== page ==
Minister of Communications Gilad Erdan and the Ministry of Finance have passed a series of telecommunications reforms in the Economic Arrangements bill, including in multichannel television. The reforms include the narrow broadcast package by satellite broadcaster DBS Satellite Services (1998) Ltd. (Yes) and Hot Telecommunication Systems Ltd. (TASE: HOT.B1), which provides cable television, giving Erdan the authority to lower prices or intervene in the composition of stations. He also received the authority to require Yes and Hot to sell the narrow broadcast package to companies wanting to enter the television market.
A telecommunications company that wants to provide television broadcasts will be allowed to market Yes or Hot's narrow broadcast packages. It can buy the package of channels at a price approved or ordered by the minister, and it will have the right to add its own channels to the package and sell them to its customers.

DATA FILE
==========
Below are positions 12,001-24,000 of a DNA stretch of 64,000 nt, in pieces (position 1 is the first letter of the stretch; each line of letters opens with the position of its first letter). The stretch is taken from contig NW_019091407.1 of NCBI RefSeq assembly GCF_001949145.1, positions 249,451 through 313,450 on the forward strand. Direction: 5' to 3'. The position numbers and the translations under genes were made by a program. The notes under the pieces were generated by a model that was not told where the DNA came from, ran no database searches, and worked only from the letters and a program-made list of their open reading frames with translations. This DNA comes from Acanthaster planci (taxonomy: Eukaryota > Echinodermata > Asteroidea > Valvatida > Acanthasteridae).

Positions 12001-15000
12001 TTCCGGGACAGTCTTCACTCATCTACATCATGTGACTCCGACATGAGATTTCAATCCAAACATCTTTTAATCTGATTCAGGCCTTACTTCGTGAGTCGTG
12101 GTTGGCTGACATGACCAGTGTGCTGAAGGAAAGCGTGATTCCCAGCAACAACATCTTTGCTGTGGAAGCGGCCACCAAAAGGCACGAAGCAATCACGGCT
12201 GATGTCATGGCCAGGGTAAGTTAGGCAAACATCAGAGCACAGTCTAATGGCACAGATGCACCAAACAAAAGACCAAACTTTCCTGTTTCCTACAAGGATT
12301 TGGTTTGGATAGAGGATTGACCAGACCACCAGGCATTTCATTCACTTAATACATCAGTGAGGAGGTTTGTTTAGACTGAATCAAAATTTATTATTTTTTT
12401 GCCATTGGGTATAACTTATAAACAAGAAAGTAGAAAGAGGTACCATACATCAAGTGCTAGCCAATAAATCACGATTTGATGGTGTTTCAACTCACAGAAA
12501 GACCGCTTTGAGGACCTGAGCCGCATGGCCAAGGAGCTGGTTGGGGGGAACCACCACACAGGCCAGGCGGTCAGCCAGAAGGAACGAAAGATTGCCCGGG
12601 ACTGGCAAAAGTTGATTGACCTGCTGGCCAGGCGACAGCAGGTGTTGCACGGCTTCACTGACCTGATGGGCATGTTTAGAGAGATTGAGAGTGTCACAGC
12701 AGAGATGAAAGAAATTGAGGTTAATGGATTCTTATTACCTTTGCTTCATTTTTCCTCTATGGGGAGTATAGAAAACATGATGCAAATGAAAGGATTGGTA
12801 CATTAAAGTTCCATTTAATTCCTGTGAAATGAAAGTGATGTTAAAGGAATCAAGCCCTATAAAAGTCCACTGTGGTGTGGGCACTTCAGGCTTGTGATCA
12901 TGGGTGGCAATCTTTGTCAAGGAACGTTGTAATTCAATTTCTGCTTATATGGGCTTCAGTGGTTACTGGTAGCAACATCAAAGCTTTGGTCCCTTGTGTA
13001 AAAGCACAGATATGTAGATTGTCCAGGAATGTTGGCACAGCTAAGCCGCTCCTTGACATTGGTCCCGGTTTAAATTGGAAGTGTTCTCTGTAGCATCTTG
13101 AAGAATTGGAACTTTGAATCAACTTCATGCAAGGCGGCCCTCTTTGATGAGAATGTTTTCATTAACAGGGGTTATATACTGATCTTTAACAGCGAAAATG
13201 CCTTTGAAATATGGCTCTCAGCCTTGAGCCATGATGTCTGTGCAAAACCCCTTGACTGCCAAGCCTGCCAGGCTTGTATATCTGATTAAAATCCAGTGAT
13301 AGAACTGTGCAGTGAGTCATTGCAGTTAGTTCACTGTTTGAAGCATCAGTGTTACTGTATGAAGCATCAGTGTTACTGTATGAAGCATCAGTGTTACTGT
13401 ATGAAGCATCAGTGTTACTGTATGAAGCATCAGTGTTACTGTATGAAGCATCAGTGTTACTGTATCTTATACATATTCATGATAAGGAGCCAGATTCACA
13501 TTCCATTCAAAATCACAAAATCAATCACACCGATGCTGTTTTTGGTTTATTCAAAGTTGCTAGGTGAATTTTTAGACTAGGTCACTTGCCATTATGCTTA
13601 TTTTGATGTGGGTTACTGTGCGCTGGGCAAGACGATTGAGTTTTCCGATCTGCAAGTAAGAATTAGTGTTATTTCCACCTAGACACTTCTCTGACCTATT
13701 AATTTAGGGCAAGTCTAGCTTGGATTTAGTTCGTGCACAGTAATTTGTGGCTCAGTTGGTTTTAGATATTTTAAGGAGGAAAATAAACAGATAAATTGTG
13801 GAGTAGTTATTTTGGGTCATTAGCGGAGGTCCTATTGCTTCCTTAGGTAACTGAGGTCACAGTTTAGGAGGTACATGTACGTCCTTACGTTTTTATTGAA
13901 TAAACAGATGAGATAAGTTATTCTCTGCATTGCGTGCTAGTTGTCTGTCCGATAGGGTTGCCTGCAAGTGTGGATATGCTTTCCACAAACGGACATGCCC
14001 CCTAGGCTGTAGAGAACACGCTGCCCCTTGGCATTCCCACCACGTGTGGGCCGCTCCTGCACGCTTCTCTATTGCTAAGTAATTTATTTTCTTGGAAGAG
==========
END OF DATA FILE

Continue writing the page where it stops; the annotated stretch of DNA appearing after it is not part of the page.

The reform is necessary because any company that wants to compete against Hot or Bezeq Israeli Telecommunication Co. Ltd. (TASE: BEZQ), Yes's parent company, will have to supply television service to its customers in addition to telephony and Internet. Television is the most expensive item of the package, and without a solution for broadcasts, new companies will find it difficult to enter the landline market. The intention is mainly Cellcom Israel Ltd. (NYSE:CEL; TASE:CEL) and Partner Communications Ltd. (Nasdaq: PTNR; TASE: PTNR), which want to compete in telephony and also provide television broadcasts.
Erdan has also secured positions for the Ministry of Communications, including the position of chief scientist. This is an important job, which if properly utilized should help the ministry formulate a long-term strategy. It was also decided that the Ministry of Communications' frequencies committee will be held by the civilian sector, which is currently controlled by the defense sector, after a change by Ariel Atias, when he was minister of communications.
The ministries also agreed to expand the number of channels offered by digital terrestrial television (DTT). A tender will be published, the winner of which will decide which topics will account for at least 75% of the broadcasts: sports, children's shows, movies, nature, television series, documentaries, culture, or news. The tender's winner will have the right to finance the broadcasts with advertisements, except for the children's shows, or by charging customers.
Published by Globes [online], Israel business news - www.globes-online.com - on May 16, 2013
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